We have now entered hurricane season. The National Oceanic and Atmospheric Agency predicts a range of 13 to 20 named storms. Six to 10 of them could become hurricanes. While an area of weather spread across Campeche Bay could turn into a tropical depression by the middle of this week, there is no time to panic about the weather. It’s time to plan.
If you are a business owner, are you prepared for disaster? It was the subject of the lunch of the Chamber of Commerce of Calcasieu Ouest last week. Kimberly Thomas of the Louisiana Small Business Development Center was the guest speaker.
Thomas said being prepared for disasters means having the right digital documents / files immediately available to apply for loans, grants and other assistance. It also means having the right business insurance coverage and knowing exactly what the policy covers and does not cover, including deductible expectations.
Thomas’ speech began with an alarming statistic: 40-60% of small businesses never reopen after a disaster.
“Disasters refer to hurricanes, ice storms and floods,” said Thomas, “but a disaster can also be a fire, low income, a pandemic, death or disease”.
She is in a unique position to provide advice to small business owners, not only because of her vast experience in lending, but also because she has seen firsthand the challenges faced by business owners. company after Hurricane Laura. They weren’t ready to ask for the financial help they needed, whether it was a loan, a grant, or some other kind of help available. Some didn’t even know what they needed.
“A lot of these applicants were creditworthy, but we weren’t able to help them because they didn’t have the documents they needed,” Thomas said. “If you’re relying on your tax preparer or CPA for these documents, now is the time to have a conversation with them. “
Business owners need to find out how these professionals save the appropriate documents and how these documents can be made accessible.
“Guess what, your accountant or CPA also lives here and will be discharging as well,” she said.
Thomas said only one in five business owners spend time preparing for a disaster, while large companies spend 10 days a month.
Thomas lived in Houston and had him moved to Lake Charles on August 26, the day before the storm. When it was safe to return, she went straight to work at the one-stop shop for businesses to access expert help at the Southwest Entrepreneurial and Economic Development (SEED) Center.
“It was one of the few places that had access to electricity and the internet,” Thomas said.
(The offices of the Small Business Development Center are located on the McNeese campus.)
“Whether you are applying for a loan from a bank, FEMA, SBA, your uncle, cousin or grandmother, this is what you need to prove that you are ready and willing to take a loan. and pay it back, ”she said.
1. Keep all documents in one place. Save documents in the cloud or on a USB stick. Paper documents should be kept in an airtight container, along with other important documents that remain with the evacuators.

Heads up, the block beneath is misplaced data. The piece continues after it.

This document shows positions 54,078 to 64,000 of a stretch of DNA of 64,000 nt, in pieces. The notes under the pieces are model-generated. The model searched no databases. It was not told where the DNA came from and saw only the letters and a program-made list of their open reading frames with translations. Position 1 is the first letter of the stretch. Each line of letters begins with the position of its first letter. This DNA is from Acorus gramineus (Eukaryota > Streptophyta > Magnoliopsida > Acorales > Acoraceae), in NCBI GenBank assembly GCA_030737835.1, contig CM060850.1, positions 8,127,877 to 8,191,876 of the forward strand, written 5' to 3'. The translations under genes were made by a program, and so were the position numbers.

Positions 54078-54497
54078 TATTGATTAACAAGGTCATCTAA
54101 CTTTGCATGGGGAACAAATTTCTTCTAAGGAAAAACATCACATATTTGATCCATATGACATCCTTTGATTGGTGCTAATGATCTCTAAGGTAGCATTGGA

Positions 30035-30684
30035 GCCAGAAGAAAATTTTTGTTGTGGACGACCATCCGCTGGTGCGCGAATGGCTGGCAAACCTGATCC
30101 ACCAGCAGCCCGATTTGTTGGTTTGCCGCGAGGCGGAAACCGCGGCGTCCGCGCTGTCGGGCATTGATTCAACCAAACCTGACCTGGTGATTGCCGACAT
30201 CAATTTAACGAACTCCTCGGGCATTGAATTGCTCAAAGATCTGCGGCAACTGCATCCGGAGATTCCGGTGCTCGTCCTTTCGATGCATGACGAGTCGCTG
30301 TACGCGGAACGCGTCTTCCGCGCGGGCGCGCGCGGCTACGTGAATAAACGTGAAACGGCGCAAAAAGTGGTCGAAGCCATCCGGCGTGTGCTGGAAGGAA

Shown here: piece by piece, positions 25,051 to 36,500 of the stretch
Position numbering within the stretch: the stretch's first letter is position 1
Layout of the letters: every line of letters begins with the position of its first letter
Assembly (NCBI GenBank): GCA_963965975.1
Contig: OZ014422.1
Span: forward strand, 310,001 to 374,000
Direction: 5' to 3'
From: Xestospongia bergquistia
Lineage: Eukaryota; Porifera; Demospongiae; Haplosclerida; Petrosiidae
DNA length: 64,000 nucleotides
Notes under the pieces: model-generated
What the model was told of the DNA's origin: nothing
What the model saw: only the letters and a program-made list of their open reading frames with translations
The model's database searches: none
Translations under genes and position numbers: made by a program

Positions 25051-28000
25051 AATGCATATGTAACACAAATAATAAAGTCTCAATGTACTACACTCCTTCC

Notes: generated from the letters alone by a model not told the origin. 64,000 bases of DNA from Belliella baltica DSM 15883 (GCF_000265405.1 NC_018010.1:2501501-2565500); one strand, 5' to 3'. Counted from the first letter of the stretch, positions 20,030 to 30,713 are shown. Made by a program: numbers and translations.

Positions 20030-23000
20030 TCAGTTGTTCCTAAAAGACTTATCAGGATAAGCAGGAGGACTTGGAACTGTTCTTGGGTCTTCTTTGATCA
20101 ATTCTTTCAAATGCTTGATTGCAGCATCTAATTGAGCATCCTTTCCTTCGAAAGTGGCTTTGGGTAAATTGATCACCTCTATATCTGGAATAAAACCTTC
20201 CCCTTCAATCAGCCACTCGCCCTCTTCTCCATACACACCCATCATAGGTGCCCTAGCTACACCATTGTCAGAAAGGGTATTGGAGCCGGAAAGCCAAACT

2. Know how an organization is “built” – a corporation, limited liability company or partnership, as well as the percentage that each partner owns – and provide the documents to show it.
3. Know what it would cost to restart the business. Thomas said many business owners, even the most avid business owners, aren’t sure exactly what it would cost to replace equipment, for example. “Let’s say you make ice cream,” she says, “and ask for $ 2,800 to replace your ice cream maker. Then you find out that the actual cost of the machine is $ 3,468.26. Now you are small.
Thomas reminded business owners that if prepared, disasters could provide an opportunity to grow their business. She gave the example of dump truck drivers placed to apply for government loans and contracts and flooring experts.
Is your business
ready for disaster insurance?
Thomas shared examples of commercial insurance that she was not aware of before meeting with state officials after the hurricanes.
1. Home insurance
“Let’s say you have a fire in your house and the insurance adjuster visits you and finds out that you have a home office, but no home office insurance,” she said. “He might refuse to pay for the office equipment lost in the fire because it’s a business. Suppose you have a home tax preparation business and a client finds herself overloaded with paperwork, stumbles, falls and injures herself. This client was not there to visit you at your home. She was there to do business. This would require a separate type of coverage than that provided by your home insurance policy.
2. Key person coverage helps protect a business in the event of the premature death of a salesperson, executive or business owner.
3. Builders’ insurance helps protect construction projects and can help protect construction projects from fire, lightning, hail, explosions, theft, vandalism and natural disasters. It helps protect materials, supplies and equipment on site, in transit and in other locations.
4. Loss of rental income protects homeowners against the risk that a property cannot be rented out due to damage caused by an event covered by the insurance, such as fire, lightning, wind or hail.
Thomas said to make sure insurance agents are licensed to sell what they are selling. Invite the agent to the operation so they know the ins and outs of the business and can recommend any coverage that might be needed. Learn about deductibles. Read the fine print and disclaimers.
Small business owners can avail more helpful services from Thomas and other LSBDC staff, such as confidential advice to existing and potential business owners, at no cost. Experienced and professional consultants analyze the market and find new clients for your business, identify strategies to grow your brand in a growing economy, and turn ideas into profitable business ventures through personalized consulting services.